|CN103826557A *||Jul 16, 2012||May 28, 2014||梅迪-安全苏尔吉卡斯（私人）有限公司||Scalpel blade safety accessory|
|EP1579815A2||Mar 17, 2005||Sep 28, 2005||Becton, Dickinson and Company||Surgical scalpel assembly|
|EP1615568A2 *||Apr 21, 2004||Jan 18, 2006||Becton, Dickinson and Company||Surgical knife safety handle|
|EP1737360A2 *||Mar 11, 2005||Jan 3, 2007||Michael D. Griffin||Safety scalpel|
|EP2094172A4 *||Dec 19, 2007||May 6, 2015||Medipurpose Pte Ltd||Safety scalpel with replaceable blade cartridge and safety brake|
|EP2215982A1||Mar 17, 2005||Aug 11, 2010||Becton, Dickinson and Company||Surgical scalpel assembly|
|EP2215983A1||Mar 17, 2005||Aug 11, 2010||Becton Dickinson and Company||Surgical scalpel assembly|
|EP2543480A1 *||Feb 8, 2011||Jan 9, 2013||Feather Safety Razor Co., Ltd.||Cutting tool|
|WO2001012085A1 *||Jun 19, 2000||Feb 22, 2001||Menzin Andrew W M D||Scalpel especially for cesarean sections and method of its use|
|WO2002078550A2 *||Mar 12, 2002||Oct 10, 2002||Becton, Dickinson And Company||Shielded surgical scalpel|
|WO2002078550A3 *||Mar 12, 2002||Mar 13, 2003||Becton Dickinson Co||Shielded surgical scalpel|
|WO2003001965A2 *||Jun 12, 2002||Jan 9, 2003||Med-Logics||Cutting blade assembly for a microkeratome|
|WO2003001965A3 *||Jun 12, 2002||Dec 18, 2003||Med Logics||Cutting blade assembly for a microkeratome|
|WO2004093924A2||Apr 21, 2004||Nov 4, 2004||Becton, Dickinson And Company||Surgical knife safety handle|
|WO2013041982A2 *||Jul 16, 2012||Mar 28, 2013||Trevor John Milton||Scalpel blade safety accessory|
|WO2013041982A3 *||Jul 16, 2012||Jun 13, 2013||Trevor John Milton||Scalpel blade safety accessory|
|U.S. Classification||606/167, 30/151, 30/335, 30/2|
|International Classification||A61B17/3211, A61B17/32, B26B29/02|
|Cooperative Classification||B26B29/025, A61B17/3215, B26B29/02, A61B2017/32113, A61B17/3213|
|European Classification||B26B29/02A, B26B29/02, A61B17/3215, A61B17/3213|
|Jul 8, 1998||AS||Assignment|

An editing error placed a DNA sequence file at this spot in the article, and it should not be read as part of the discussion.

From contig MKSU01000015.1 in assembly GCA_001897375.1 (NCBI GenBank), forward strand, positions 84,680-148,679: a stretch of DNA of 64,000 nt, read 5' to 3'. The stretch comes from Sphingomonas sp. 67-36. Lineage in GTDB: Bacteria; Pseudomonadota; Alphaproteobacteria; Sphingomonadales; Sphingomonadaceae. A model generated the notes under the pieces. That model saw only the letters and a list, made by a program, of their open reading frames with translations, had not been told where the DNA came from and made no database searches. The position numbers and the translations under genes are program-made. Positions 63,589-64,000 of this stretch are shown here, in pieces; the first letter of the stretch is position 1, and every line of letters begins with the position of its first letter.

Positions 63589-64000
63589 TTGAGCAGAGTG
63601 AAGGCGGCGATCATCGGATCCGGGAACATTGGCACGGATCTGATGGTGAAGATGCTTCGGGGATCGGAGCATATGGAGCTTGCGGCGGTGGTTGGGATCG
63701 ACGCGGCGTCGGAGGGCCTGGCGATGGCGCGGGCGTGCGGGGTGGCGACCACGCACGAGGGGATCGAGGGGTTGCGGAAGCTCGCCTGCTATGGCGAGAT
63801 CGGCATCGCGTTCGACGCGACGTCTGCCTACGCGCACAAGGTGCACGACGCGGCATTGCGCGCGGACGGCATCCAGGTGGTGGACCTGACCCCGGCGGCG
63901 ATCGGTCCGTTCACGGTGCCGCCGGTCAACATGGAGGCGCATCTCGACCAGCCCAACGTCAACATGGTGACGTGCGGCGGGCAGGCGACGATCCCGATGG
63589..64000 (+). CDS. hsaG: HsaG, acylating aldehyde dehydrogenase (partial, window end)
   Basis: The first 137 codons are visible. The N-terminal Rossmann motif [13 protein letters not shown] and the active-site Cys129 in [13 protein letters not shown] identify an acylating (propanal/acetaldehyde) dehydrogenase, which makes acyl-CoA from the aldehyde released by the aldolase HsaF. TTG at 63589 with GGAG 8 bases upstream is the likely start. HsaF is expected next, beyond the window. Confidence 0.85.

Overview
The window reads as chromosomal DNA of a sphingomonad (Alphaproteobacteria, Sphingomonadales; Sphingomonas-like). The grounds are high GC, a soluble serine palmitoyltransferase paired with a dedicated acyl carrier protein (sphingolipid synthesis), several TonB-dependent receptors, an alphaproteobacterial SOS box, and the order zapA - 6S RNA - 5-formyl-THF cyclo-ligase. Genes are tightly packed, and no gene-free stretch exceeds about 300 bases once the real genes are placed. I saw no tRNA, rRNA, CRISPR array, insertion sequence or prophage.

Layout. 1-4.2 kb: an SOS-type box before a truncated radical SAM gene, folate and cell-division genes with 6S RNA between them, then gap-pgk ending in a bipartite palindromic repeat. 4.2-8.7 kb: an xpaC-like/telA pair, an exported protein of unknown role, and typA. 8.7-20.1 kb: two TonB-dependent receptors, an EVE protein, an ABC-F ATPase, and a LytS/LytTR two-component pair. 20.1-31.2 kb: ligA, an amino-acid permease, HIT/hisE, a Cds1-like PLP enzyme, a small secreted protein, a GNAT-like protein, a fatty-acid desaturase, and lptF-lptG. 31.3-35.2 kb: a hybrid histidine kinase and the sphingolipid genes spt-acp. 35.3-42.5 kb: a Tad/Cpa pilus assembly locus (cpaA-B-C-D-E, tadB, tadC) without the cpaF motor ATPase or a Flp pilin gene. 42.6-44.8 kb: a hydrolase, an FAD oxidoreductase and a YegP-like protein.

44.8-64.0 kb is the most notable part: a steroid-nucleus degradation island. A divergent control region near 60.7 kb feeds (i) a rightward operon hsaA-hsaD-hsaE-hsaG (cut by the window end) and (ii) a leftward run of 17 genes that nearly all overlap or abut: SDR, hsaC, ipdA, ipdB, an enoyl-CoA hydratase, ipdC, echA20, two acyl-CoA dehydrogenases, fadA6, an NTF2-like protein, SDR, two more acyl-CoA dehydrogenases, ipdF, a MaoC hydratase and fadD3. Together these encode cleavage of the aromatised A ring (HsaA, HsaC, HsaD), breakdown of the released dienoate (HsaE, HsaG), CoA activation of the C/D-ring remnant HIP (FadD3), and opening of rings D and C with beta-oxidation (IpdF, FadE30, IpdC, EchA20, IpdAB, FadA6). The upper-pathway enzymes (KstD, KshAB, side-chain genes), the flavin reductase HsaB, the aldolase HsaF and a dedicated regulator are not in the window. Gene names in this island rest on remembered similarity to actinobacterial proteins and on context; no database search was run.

Owner name: ALCATEL ALSTHOM COMPAGNIE GENERALE D ELECTRICITE,
Free format text: ASSIGNMENT OF ASSIGNORS INTEREST;ASSIGNOR:BONICEL, JEAN-PIERRE;REEL/FRAME:009324/0700
Effective date: 19980616
|Mar 16, 1999||AS||Assignment|
Owner name: BECTON DICKINSON AND COMPANY, NEW JERSEY
Free format text: ASSIGNMENT OF ASSIGNORS INTEREST;ASSIGNORS:COHN, SIMON;DICESARE, PAUL;CARTER, MICHAEL J.;AND OTHERS;REEL/FRAME:009832/0660;SIGNING DATES FROM 19980625 TO 19980929
|Jan 7, 2003||FPAY||Fee payment|
Year of fee payment: 4
|Aug 21, 2006||FPAY||Fee payment|
Year of fee payment: 8
|Aug 3, 2010||AS||Assignment|
Owner name: ASPEN SURGICAL PRODUCTS, INC., MICHIGAN
Free format text: ASSIGNMENT OF ASSIGNORS INTEREST;ASSIGNOR:BECTON, DICKINSON AND COMPANY;REEL/FRAME:024776/0567
Effective date: 20100730
|Aug 4, 2010||AS||Assignment|
Owner name: GENERAL ELECTRIC CAPITAL CORPORATION, ILLINOIS
Free format text: ASSIGNMENT OF ASSIGNORS INTEREST;ASSIGNORS:ASPEN SURGICAL PRODUCTS, INC.;MEDICAL ONE, INC.;COLBY MANUFACTURING CORPORATION;AND OTHERS;REEL/FRAME:024785/0546
Effective date: 20100730
|Jan 26, 2011||FPAY||Fee payment|
Year of fee payment: 12
|Mar 20, 2013||AS||Assignment|
Free format text: CORRECTIVE ASSIGNMENT TO CORRECT THE NATURE OF CONVEYANCE FROM ASSIGNMENT TO SECURITY AGREEMENT PREVIOUSLY RECORDED ON REEL 024785, FRAME 0546;ASSIGNORS:ASPEN SURGICAL PRODUCTS, INC.;MEDICAL ONE, INC.;COLBY MANUFACTURING CORPORATION;AND OTHERS;REEL/FRAME:030122/0148
Effective date: 20100730
Owner name: GENERAL ELECTRIC CAPTIAL CORPORATION, ILLINOIS